The Bridge, the dark cross-border murder investigation TV series on FX pairing Diane Kruger and Demian Bichir as mismatched detectives, has been cancelled after two seasons. There’s still a slight chance some other network could pick up the series, but the reality is that there will almost certainly be no season three. The news comes as almost a given, after the show’s second season veered off course and ratings plummeted. It also serves as a lesson when it comes to TV show continuity, as The Bridge would likely still be on the air if not for one ill-fated decision by the writers in the first season.
And here comes the spoiler alert. Stop reading now if you plan to ever go back and watch The Bridge – and the first season is very much worth your time if you like your dramas dark and gritty with just a touch of humanity. Kruger’s character, a police detective in El Paso, had Asperger Syndrome and struggled to deal with basic social issues while being very by-the-book. Bichir’s character, the last honest Mexican cop in the corrupt city of Juarez unwilling to take a bribe, is an idealist with a world of personal problems. The two get paired together after a murder on the bridge connecting the two cities, and then spend season one tracking down the killer while encountering numerous weird characters along the way – including a shockingly good turn by Matthew Lillard in a supporting role.
But near the end of season one, Bichir’s son gets killed by the villain just as they’re capturing him. The son isn’t a major character, and in fact his death fits in with the dark and often hopeless tones of The Bridge. But after his death, Bichir transforms into an unrecognizably broken man who only cares about revenge – and from thereon in, the show is barely watchable. The season two premiere was so eye-rolling that I actually quit watching right then and there. As ratings turned downward sharply, I learned that I wasn’t the only one.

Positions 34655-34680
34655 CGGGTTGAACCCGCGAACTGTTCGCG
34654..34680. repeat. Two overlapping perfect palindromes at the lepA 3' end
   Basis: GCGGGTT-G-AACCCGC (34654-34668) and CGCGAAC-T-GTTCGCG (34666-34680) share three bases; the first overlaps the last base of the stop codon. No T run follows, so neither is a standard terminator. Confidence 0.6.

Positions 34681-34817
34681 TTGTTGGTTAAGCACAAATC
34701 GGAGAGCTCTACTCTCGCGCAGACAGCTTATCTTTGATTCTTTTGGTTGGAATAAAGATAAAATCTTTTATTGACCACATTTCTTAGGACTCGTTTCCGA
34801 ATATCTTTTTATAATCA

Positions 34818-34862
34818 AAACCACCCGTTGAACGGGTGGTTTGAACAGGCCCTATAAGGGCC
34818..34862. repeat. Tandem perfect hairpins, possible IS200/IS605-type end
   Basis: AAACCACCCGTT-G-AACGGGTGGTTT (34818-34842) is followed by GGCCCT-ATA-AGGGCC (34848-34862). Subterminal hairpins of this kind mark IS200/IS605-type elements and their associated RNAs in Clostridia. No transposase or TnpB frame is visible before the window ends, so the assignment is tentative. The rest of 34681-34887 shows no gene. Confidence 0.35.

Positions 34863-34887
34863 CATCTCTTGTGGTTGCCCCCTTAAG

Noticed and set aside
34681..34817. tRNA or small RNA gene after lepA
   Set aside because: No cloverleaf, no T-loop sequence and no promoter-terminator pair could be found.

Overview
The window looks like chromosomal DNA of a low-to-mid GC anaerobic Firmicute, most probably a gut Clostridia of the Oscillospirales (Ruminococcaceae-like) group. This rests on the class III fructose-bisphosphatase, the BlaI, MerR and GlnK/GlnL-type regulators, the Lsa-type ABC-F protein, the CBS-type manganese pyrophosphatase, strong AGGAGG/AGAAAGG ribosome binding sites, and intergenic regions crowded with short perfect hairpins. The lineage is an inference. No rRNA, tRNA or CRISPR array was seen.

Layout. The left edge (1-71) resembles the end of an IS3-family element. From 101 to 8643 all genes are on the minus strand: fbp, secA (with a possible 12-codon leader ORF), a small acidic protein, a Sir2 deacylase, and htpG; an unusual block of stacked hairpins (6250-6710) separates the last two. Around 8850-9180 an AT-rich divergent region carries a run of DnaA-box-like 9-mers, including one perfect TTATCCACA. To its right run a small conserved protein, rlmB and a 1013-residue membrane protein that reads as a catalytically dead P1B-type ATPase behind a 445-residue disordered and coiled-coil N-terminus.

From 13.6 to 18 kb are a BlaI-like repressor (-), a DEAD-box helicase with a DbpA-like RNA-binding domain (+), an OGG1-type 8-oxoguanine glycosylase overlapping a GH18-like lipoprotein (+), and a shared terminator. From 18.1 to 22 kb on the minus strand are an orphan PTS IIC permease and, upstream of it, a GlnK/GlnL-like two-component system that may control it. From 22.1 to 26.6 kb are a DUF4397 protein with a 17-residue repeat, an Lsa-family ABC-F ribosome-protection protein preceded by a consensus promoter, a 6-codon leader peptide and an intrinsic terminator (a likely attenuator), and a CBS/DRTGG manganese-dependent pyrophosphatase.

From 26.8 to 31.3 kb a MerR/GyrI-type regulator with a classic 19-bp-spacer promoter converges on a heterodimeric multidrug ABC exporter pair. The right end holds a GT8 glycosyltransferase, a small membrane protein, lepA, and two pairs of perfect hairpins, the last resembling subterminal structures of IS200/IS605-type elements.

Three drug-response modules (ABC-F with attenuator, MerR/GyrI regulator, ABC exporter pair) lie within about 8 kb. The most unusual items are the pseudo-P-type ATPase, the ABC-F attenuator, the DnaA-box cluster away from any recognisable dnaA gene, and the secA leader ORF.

If The Bridge had simply allowed the son to live, it would have allowed Demian Bichir’s character to continue being his gritty idealistic and highly watchable self, he and Diane Kruger could have teamed up to solve another murder mystery in season two, and the show could have lasted a decade. Such moves, while typically lauded as “bold” at the time they’re made, often end up being series-killers.
But for those who enjoyed the show, there’s a silver lining. For Bichir, a Mexican actor, this was a breakout American role. He’s established himself as a star in the making, even at the age of fifty-one, and should turn up in more major roles in American productions going forward.